With the Hebrew confederacy in turmoil after a major loss to the Philistines and the death of its figurehead (presumably along with enough sons to make succession an issue), David saw an opportunity and returned to his home in Judah. It’s possible that he had a family claim to the Judahite leadership, though the sense I get was that he was just good enough at politics to convince the Judahites to make him their leader and mount a challenge against the already much weakened Benjaminites – who were now not only dealing with enemies from nearly all sides, but also seem to have had a fairly weak (and possibly quite young) king.
This lead to a sort of civil war between two tribes competing for primacy in the confederacy – one that David ultimately wins. But with the resentment of the Benjaminites, the cultural differences between Israel and Judah, the precedent of inter-tribal conflict, and the conflicts within David’s own family, it seems that his rule was marked by rebellions as the culture group messily evolved into a nation. Still, David managed to keep the confederacy together even after the pressing danger of the Philistines was over.
Not only is it a good story, it’s a plausible one, too. It just feels true, at least in kernel form.
Saul was a very inconsistent character, which makes sense if his portion of the narrative was cobbled together from different sources. He seemed hard yet sympathetic at times – which makes sense if he was truly able to unite the tribes for such a long time. At other times, he seems vindictive, petty, and erratic.
If the text was generally composed (or at least compiled) by pro-David propagandists, this all makes a good deal of sense. They would want to disparage Saul just enough to make it clear that David’s succession was a good thing, but without disparaging him so much that anyone might think that maybe this whole monarchy thing was a bad idea. This would particularly be the case for the earliest sources, while it was still thinkable for the tribes to exist without a king.
There are hints about Saul that go unexplored, like his zealousness in “purifying” his newborn nation. I wish there was more information about his rule, more clues to help me decide if it was the work of a cultic zealot or a shrewd politician who understood that the inter-tribal variations would have to be stamped out if the nation wasn’t soon to dissolve back into its separate groups (or, perhaps most likely, a combination of both).
Much more time is spent with David, and we hear more both about his policies and about his family life. What we see isn’t pretty. He’s clearly politically savvy, holding the nation together through multiple challenges – both internal and external. Privately, however, he comes off as a complete douche – particularly where women are involved. In fact, I can’t recall a single time in all of 1-2 Samuel where a woman is brought up in relation to David and isn’t in some way harmed by him (either explicitly or it’s strongly hinted at). Over and over again, he sees a woman he likes, causes the death of her husband, and takes her. His own daughter is raped and he seems to regard it as little more than an unfortunate “boys will be boys” incident. He leaves his concubines – women who are completely dependent on him for their safety – behind in a city that is about to be taken by an invading army, then shuts them away under guard when they are, predictably, raped.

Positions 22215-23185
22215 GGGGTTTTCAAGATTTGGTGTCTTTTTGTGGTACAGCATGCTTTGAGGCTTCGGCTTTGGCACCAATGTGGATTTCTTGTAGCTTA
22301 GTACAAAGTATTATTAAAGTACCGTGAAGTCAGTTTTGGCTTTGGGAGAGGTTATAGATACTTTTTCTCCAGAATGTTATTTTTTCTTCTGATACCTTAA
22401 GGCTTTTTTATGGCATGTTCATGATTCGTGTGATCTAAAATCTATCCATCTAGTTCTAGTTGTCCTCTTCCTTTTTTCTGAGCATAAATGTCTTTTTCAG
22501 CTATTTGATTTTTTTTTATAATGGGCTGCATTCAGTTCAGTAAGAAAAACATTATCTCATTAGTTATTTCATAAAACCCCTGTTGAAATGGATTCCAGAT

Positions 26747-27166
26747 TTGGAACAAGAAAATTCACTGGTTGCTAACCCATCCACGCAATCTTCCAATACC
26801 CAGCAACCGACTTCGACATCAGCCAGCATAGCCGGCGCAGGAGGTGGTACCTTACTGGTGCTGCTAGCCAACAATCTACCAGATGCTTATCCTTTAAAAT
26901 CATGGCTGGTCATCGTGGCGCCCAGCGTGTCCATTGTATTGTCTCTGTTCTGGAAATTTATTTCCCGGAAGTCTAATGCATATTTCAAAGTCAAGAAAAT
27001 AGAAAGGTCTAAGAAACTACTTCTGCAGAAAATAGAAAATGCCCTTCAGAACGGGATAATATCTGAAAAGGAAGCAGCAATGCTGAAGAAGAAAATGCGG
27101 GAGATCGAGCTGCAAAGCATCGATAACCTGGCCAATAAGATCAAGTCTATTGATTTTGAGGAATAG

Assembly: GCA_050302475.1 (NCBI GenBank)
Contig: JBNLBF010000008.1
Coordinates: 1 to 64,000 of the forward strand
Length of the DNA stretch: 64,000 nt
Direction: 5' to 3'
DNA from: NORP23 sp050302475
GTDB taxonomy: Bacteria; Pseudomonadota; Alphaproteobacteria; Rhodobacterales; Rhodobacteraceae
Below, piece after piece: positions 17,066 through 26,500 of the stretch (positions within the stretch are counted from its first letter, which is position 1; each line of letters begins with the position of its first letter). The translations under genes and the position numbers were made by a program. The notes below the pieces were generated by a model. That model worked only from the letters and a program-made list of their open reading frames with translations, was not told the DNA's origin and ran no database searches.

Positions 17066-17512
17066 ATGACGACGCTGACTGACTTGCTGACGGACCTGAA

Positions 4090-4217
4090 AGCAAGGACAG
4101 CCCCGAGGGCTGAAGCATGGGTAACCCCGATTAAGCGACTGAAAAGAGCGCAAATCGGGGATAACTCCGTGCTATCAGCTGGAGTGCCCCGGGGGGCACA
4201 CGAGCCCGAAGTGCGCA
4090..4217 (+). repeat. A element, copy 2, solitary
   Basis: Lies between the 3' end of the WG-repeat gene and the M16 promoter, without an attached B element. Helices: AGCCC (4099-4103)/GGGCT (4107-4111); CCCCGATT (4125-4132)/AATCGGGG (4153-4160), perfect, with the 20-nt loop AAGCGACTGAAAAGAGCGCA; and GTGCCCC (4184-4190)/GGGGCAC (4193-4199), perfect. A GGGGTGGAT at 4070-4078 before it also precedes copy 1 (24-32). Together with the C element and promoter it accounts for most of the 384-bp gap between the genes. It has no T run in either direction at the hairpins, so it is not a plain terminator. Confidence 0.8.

When I think of how many times I was told in Sunday School that David is the “ideal king,” and that we should hope for a leader like David, I can’t help but feel my stomach churn a little.
One of the more interesting aspects of 1-2 Samuel has been the evidence of change from what we’ve been reading. God is no longer speaking directly to anyone other than prophets, and even then it’s coming in the form of divination techniques like oneiromancy or using special divination stones. To me, it’s an indication that we’ve left Mythic Time, and have entered into mythologised/fudged historical time.
One element that stood out for me, particularly toward the end of 2 Samuel, was the idea of God’s ultimate power. Theologically, it was more important to show that God was the Big Boss than it was to show him being kind or consistent or making sense. So we God get angry at the people, so he orders David to take a census, so he can punish the people for David’s census. It makes no sense whatsoever unless we begin with the assumption that God is the ultimate power, responsible for all things. It’s the same theology we saw so much of in Exodus, where God keeps hardening Pharaoh’s heart.
If I remember correctly (and it has certainly been a while), this is quite a change from the more limited, local-seeming God of Genesis. I’d be interested in knowing if this is due to geographical differences, or an actual evolution in theological thinking. My best guess would be that the stories of Genesis were, for the most part, commonly known folk stories recorded by scribes who did not alter too much. Moses, I think, began that way, but was adopted by “schooled” theologians, who had time to bring plenty of their own thinking to the story before it was committed to writing. David’s history, clearly court-writing, seems to be see the practical application of “school” theology in interpreting history.